As part of an ongoing series on various religious and cultural perspectives on death, I recently interviewed a priest about the Catholic approach to dying and after-death care. During the interview he shared with our audience a letter that had been written recently by a fellow monk from his monastery, Father Mark, who was dying of stomach cancer.
That letter was a poignant and instructive guide for how to approach death with three virtues that Father Mark said he valued most in his last days on earth: comfort, grace and gratitude. Father Mark, who has subsequently died, agreed to share his words and his wisdom with people far and wide, with a humble wish that others might be helped by reading about his experience.
Father Mark’s letter can be read in full here, but the following is a summary of the lessons shared by Father Mark as he lived his final days:
“Keep death before your eyes daily.”
Father Mark interpreted this quote from Saint Benedict quite literally as he recommended a meditative approach to death to help ease fear and live fully. He himself was able to find joy and positivity even within the natural anxiety that comes from facing death full on and acknowledging its inevitability.
Be willing to hear the truth.
Father Mark described unflinchingly how his doctors told him truthfully that there was nothing more they could do for him. He listened to their prognosis and embraced the limited time left for his life without fear.
Let go of curative treatment at the right time.
When it was clear that the cancer was spreading quickly Father Mark recognized that it was time to stop treatment and focus on saying goodbye, which was the motivation for writing the letter.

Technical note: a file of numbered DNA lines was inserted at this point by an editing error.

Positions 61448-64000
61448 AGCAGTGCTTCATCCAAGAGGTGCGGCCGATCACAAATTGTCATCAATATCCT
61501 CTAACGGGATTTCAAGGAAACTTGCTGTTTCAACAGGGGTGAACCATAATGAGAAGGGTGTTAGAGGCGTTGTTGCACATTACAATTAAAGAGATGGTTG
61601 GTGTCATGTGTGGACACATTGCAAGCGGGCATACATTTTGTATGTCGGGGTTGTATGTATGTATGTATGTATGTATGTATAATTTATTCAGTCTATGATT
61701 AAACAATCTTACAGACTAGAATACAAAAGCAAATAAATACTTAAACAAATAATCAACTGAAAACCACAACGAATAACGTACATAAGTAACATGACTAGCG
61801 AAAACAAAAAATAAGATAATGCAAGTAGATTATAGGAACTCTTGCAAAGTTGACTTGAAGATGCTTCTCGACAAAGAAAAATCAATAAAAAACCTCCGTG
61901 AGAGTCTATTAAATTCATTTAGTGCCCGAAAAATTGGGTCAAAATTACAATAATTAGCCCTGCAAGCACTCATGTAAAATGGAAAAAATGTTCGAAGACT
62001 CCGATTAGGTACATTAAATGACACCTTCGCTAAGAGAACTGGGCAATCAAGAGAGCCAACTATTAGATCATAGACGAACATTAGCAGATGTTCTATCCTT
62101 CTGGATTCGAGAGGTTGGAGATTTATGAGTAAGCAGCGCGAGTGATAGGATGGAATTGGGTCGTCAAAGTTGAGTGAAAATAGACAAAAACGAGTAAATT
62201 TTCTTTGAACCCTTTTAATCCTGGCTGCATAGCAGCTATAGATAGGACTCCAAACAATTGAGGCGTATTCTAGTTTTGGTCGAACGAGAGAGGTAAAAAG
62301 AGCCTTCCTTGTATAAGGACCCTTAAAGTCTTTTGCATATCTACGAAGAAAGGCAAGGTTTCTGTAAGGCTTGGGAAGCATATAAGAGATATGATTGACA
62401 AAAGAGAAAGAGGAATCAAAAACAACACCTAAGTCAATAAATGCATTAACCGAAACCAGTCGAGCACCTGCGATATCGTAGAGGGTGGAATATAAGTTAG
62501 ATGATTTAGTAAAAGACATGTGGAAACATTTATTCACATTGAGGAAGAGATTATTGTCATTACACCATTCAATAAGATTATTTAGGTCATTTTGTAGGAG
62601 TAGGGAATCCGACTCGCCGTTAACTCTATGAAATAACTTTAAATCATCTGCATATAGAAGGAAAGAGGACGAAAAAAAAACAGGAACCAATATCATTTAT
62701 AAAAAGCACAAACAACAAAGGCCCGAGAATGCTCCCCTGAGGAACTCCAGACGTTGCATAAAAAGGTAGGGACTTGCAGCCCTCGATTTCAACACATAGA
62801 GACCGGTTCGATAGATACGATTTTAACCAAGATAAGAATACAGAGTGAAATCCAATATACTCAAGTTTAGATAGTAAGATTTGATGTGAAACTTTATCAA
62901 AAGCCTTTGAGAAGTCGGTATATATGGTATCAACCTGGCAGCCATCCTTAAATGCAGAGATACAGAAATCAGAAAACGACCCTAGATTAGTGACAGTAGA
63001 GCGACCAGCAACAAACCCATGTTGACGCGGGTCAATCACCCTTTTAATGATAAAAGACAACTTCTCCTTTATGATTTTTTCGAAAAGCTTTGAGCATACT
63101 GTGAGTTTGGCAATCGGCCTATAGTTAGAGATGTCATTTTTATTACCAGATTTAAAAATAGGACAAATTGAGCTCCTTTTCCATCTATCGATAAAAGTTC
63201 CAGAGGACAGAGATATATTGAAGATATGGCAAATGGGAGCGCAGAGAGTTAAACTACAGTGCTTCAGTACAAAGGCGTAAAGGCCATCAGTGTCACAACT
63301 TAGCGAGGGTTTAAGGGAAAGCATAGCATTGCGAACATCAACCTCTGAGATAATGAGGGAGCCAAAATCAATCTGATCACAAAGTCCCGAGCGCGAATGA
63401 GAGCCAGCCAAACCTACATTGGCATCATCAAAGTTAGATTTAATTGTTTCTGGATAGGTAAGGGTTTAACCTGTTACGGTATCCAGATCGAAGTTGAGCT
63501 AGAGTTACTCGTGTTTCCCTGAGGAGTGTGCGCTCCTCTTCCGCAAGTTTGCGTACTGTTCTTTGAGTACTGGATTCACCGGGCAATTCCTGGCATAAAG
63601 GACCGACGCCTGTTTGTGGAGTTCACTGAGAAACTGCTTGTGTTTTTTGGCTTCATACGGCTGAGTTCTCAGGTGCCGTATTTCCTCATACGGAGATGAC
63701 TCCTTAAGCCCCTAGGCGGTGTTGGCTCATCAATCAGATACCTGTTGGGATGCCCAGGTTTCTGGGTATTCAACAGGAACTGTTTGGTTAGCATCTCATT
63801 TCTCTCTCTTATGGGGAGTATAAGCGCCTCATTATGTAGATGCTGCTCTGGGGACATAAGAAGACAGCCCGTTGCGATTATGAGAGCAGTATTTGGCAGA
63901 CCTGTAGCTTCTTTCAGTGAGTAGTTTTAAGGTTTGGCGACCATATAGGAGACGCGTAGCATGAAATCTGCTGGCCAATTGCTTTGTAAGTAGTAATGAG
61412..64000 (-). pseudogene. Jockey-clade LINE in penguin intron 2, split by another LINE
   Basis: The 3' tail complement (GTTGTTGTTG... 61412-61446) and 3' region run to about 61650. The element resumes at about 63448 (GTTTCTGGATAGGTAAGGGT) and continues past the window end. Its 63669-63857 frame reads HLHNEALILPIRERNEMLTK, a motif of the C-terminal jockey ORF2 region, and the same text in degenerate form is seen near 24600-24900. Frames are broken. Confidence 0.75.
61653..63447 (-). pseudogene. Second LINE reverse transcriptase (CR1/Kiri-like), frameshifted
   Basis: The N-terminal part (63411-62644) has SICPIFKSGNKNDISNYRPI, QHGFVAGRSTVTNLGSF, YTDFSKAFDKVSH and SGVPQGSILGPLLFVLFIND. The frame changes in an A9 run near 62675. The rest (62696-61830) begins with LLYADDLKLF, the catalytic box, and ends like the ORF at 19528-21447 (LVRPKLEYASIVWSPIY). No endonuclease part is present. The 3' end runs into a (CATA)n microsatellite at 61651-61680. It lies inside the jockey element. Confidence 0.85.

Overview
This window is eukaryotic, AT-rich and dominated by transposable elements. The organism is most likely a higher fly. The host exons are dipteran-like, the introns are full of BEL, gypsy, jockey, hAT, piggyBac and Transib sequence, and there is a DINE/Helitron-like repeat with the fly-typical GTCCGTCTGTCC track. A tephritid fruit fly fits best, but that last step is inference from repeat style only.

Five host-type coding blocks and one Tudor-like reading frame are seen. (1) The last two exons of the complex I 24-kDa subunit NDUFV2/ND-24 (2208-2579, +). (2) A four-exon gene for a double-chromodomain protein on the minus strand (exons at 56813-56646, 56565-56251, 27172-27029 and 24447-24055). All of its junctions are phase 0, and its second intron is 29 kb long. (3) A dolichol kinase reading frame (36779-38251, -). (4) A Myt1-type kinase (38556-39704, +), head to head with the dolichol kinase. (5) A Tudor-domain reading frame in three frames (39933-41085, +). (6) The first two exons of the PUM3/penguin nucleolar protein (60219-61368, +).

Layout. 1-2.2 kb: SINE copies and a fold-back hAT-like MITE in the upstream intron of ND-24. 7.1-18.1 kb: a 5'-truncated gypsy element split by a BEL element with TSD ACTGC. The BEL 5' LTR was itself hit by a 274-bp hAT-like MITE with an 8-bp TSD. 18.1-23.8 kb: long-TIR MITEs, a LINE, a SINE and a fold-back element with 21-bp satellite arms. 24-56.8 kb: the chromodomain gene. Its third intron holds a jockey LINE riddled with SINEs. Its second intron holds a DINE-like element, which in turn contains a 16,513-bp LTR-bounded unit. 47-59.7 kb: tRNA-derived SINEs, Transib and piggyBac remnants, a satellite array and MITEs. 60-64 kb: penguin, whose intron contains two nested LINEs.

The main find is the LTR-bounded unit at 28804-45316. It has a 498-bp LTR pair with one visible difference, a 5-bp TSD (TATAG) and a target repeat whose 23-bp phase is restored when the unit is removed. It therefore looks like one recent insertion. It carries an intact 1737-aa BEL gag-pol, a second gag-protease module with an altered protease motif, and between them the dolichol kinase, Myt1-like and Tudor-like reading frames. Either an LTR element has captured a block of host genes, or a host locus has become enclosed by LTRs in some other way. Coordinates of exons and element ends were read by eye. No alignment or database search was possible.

Embrace palliative care.
Father Mark described how helpful his palliative caregivers were in guiding his decisions for the last chapter of his life. With their advice he expressed his love to others, made amends and planned meaningful activities while he still had enough energy to pursue them.
Be grateful for everything.
In his letter Father Mark expressed his deep gratitude for life itself, love, his community, career, and spiritual life. He looked back upon his years of life as a blessing filled with rich meaning and growth.
See beyond sadness.
Because of his belief in an afterlife, Father Mark could express his sadness for all that was coming to an end in his physical existence but also look forward to something more that would continue on. His great faith allowed him to embrace his death with wonder and awe as he prepared for whatever lies next.
Through his thoughtful words Father Mark was able to translate his dying experience into meaningful advice that can change the perspective of all who read it from fear to peaceful acceptance of death. Indeed Father Mark accomplished his goal of achieving comfort, grace and gratitude in his own final days and also transmitted those three virtues to each of us who have received them.
We don’t need to be Catholic or even religious to grasp the meaning of Father Mark’s teaching, for he is communicating the universal language of death:
These are the words we were born to hear; this is the lesson we came here to learn: embrace life fully and look death in the face every day.
Thank you Father Mark for so generously sharing your last days and thoughts of life with us and for continuing, even in your death, to be an enlightened teacher.
About the Author:
Dr. Karen Wyatt is a hospice and family physician who writes extensively on spirituality and medicine, especially at the end-of-life. She is the host of End-of-Life University and the author of “The Tao of Death” and the award-winning book “What Really Matters: 7 Lessons for Living from the Stories of the Dying” Connect with her at karenwyattmd.com, on Facebook at fb.com/WhatReallyMattersWithKarenWyatt and on Twitter @spiritualmd